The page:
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Can misrepresenting material information lead to a lawsuit?

| Jul 7, 2021 | Business Litigation

Companies misrepresenting income or other information material to their operations may face a shareholders’ lawsuit. Whether a business has a few stockholders or thousands, management must provide accurate information.

If you are an investor with reason to believe the materials presented to you reflect incomplete information, a lawsuit may force discovery, as described by the American Bar Association. The discovery process could order the company to supply a full set of financial or business records. As a shareholder, you may use them to determine the company’s true value.

Discovery may provide missing but required information

When you or other stockholders can review internal documents and records, you may find that management caused you financial harm. Examples include inflated executive salaries or officers taking loans from the business without intending to repay them. Directing a company’s funds to an insider’s other businesses may also show during the discovery process.

After uncovering mismanagement, shareholders may seek relief for the harm caused. If the court finds management provided false or misleading information, a company may have liability to pay the cash difference that stockholders would have received.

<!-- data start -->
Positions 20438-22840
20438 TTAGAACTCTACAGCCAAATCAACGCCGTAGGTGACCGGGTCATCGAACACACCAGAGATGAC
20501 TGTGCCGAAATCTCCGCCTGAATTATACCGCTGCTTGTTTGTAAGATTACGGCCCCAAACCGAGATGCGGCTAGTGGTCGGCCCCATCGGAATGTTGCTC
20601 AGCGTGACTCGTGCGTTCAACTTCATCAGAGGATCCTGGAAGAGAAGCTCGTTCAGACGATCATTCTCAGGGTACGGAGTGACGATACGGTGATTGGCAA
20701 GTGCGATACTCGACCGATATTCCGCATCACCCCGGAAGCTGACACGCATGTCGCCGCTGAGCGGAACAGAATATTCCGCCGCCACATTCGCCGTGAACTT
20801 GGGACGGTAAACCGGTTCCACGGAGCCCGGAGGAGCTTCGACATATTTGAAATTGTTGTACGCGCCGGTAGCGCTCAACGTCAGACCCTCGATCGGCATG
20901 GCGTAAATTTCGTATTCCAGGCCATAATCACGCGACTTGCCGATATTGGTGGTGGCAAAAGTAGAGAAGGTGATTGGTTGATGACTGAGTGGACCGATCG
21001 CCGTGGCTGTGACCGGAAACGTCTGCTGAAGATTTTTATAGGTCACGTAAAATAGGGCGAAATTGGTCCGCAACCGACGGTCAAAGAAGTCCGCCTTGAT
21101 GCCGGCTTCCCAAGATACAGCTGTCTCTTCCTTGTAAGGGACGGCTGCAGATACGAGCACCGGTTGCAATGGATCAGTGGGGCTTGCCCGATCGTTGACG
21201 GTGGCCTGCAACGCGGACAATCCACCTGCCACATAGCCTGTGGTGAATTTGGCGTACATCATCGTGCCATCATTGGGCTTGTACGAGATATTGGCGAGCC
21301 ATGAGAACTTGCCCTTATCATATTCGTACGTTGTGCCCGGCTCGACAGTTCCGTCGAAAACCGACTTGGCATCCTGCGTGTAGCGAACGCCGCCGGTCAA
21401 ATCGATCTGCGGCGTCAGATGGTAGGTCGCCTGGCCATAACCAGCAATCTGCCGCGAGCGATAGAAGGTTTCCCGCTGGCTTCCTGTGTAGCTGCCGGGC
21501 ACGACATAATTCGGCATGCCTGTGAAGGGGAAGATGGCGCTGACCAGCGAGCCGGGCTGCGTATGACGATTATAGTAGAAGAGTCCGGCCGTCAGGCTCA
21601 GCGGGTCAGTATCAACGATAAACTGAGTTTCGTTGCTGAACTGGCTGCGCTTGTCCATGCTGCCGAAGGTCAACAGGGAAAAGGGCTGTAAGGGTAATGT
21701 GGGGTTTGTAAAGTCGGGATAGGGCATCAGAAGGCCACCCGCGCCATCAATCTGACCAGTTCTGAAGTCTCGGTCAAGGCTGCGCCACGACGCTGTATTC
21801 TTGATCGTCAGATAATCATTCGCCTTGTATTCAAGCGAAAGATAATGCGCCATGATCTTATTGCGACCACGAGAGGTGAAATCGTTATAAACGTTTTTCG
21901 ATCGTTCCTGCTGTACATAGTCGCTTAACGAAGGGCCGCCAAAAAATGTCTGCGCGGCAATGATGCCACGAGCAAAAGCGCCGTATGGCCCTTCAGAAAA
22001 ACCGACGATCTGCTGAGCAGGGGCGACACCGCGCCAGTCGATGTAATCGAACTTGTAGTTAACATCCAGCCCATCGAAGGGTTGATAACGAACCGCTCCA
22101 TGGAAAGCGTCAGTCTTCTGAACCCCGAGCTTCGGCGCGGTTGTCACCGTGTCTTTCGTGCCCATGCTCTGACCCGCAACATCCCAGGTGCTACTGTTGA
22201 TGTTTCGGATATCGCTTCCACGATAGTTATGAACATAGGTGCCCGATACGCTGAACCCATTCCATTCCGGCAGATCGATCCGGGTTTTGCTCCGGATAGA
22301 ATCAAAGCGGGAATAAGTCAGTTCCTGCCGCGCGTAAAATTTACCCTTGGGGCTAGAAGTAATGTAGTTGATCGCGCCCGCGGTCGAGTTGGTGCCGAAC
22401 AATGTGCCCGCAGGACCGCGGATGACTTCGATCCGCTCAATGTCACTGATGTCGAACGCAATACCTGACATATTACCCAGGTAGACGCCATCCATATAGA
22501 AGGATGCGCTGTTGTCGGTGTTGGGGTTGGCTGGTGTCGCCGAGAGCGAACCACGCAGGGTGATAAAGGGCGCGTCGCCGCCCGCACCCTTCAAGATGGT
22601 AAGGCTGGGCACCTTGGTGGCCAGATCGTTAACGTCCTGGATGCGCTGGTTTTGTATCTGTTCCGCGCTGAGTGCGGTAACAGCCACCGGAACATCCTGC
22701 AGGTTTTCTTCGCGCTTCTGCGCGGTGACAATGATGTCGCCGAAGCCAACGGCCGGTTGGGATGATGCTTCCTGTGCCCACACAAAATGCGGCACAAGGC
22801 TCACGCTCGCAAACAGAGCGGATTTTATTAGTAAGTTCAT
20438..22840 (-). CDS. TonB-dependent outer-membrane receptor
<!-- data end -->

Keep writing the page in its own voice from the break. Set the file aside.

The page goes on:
Shareholders settle lawsuit over allegations of misrepresentation

Stockholders of a company providing private detention services to the U.S. government filed a lawsuit alleging misrepresentation. As noted by U.S. News and World Report, the complaint included allegations of inflated stock values based on false information concerning the quality of its services.

When the U.S. Department of Justice decided to not renew the company’s contract, it published a memo describing issues with security and safety procedures. This revelation resulted in a large shareholder losing $1.2 million. A lawsuit followed alleging the company’s management knew its services were of poor quality.

Investors have a right to accurate information. Loss of a stock’s value based on a falsehood or an omission may require a legal action for relief.

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